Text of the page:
The Liberal Democrats have criticised the role of competition in the health service, pledging to repeal parts of the Health Act 2012 and end the competition authority’s role in health.
- Liberal Democrats commit to protect “NHS services vulnerable to forced privatisation” by repealing parts of the Health Act
- Party wants to consult on legal duty for NHS bodies and social care providers to pool budgets by 2018
- If in government the party would look to “permit” commissioners and providers to form single integrated health bodies
- Reiterates wish to shift responsibility and funding for social care policy to the DH
The party’s general election manifesto, released this morning, says it is “committed” to repealing any parts of the Health Act 2012 that “make NHS services vulnerable to forced privatisation through international agreements on free markets in goods and services”.
The party says it would also work to end the role of the Competition and Markets Authority in health. The document adds: “The needs of patients, fairness and access always come ahead of competition, and that good local NHS services do not have to be put out to tender.”
If in government, the Liberal Democrats would also consult on a legal duty for NHS bodies and social care services to fully pool budgets by 2018. Last year care minister Norman Lamb called for legal obligation to ensure health and social care commissioners pool their budgets as part of a significant expansion of the better care fund.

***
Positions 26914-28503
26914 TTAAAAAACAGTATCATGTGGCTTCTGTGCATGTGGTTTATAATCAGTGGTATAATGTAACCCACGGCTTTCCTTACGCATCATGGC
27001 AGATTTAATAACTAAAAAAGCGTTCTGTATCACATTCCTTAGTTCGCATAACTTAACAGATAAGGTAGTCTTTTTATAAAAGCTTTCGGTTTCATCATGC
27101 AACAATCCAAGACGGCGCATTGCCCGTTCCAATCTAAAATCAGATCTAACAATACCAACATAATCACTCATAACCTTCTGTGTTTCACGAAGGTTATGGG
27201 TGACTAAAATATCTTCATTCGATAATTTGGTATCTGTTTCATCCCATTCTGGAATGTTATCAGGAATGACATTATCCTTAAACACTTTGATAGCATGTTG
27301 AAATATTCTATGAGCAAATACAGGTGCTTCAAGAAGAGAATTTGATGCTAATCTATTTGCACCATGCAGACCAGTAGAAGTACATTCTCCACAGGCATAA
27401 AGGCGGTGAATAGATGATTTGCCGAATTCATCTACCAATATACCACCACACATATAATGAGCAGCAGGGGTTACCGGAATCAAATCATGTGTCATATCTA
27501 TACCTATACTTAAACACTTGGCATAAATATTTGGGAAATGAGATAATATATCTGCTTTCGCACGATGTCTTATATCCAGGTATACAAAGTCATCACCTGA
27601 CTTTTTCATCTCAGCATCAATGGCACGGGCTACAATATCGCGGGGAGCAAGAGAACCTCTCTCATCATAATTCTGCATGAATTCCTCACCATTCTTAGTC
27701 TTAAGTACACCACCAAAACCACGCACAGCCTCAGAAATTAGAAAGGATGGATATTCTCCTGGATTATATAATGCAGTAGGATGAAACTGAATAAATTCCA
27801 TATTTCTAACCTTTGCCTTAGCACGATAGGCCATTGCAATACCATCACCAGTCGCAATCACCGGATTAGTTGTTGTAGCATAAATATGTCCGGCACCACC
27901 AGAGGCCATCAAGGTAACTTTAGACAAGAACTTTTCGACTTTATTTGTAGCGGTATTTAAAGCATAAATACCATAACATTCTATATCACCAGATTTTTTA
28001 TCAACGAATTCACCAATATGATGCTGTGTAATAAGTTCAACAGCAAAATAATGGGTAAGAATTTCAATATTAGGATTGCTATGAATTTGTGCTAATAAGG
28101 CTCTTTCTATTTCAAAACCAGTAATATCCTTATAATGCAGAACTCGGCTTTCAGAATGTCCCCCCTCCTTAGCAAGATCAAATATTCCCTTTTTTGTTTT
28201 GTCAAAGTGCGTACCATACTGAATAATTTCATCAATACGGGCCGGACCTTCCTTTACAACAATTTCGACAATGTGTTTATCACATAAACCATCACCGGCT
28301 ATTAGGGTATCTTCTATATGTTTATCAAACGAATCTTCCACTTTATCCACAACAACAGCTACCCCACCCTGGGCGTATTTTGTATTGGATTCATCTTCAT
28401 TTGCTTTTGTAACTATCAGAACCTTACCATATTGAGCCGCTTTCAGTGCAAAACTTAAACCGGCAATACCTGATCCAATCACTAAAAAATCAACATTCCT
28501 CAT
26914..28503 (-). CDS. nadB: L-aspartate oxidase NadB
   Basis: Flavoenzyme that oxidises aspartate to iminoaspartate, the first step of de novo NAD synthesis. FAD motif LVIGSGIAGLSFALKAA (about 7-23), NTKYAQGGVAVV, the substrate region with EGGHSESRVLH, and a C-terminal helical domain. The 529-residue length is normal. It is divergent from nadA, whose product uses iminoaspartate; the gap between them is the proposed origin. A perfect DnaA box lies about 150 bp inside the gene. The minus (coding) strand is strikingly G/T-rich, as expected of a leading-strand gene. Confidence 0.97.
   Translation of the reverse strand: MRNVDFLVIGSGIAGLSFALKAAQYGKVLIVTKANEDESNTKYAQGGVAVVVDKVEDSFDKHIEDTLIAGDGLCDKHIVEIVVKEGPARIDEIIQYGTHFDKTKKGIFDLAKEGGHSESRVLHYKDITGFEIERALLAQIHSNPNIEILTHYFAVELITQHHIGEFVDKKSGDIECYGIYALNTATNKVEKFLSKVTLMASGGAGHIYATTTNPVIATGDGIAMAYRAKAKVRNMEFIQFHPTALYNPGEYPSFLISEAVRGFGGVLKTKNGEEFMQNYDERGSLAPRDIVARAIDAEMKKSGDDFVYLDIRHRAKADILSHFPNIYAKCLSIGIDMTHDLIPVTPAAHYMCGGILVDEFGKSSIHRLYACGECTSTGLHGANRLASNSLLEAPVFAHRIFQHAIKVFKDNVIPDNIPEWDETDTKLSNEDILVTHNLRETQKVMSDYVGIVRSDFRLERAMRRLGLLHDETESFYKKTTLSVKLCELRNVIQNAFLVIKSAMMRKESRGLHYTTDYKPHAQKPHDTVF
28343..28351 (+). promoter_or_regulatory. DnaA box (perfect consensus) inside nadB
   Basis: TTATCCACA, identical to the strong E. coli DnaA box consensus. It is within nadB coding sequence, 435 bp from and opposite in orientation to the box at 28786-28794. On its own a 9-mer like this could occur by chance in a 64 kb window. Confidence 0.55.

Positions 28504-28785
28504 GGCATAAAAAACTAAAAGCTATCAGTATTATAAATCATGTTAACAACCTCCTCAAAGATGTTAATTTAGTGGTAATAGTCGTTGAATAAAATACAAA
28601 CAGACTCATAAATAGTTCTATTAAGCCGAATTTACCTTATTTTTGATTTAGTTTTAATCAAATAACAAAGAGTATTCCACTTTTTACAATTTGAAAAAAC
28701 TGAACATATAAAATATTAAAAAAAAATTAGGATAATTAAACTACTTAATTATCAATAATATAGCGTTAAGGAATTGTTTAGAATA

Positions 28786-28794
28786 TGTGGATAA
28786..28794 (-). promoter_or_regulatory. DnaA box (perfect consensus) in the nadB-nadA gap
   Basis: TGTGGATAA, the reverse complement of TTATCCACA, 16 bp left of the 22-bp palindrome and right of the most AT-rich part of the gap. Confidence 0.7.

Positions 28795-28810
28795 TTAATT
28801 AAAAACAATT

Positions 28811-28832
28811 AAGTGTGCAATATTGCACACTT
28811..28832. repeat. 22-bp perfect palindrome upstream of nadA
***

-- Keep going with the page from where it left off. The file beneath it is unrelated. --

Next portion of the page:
NHS commissioners and providers in a local area would be “permitted” to form a single integrated health organisation “where appropriate”, under their plans.
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The party reiterated its commitment to increase NHS budget in England by “at least” £8bn a year in real terms by 2020, and to boost mental health spending by £500m a year by 2016-17.
It set out its intention to shift full responsibility and funding for social care policy to the Department of Health, an aspiration revealed by Mr Lamb in an exclusive interview with HSJ last month.
The Liberal Democrats’ manifesto also pledges to:
- Commission a non-partisan “fundamental” review of NHS and social care funding this year.
- Extend the use of personal budgets in mental health care.
- Ensure the Transatlantic Trade and Investment Partnership trade agreement protects NHS services from international competition.
- Combine the public health, adult social care and health outcome frameworks into a single national wellbeing outcomes framework.
- Encourage GPs to work in disadvantaged areas though a “patient premium” payment.
- Set up a £50m mental health research fund.
- Work with Monitor to reform NHS funding systems tariffs to encourage joined up services and prevention.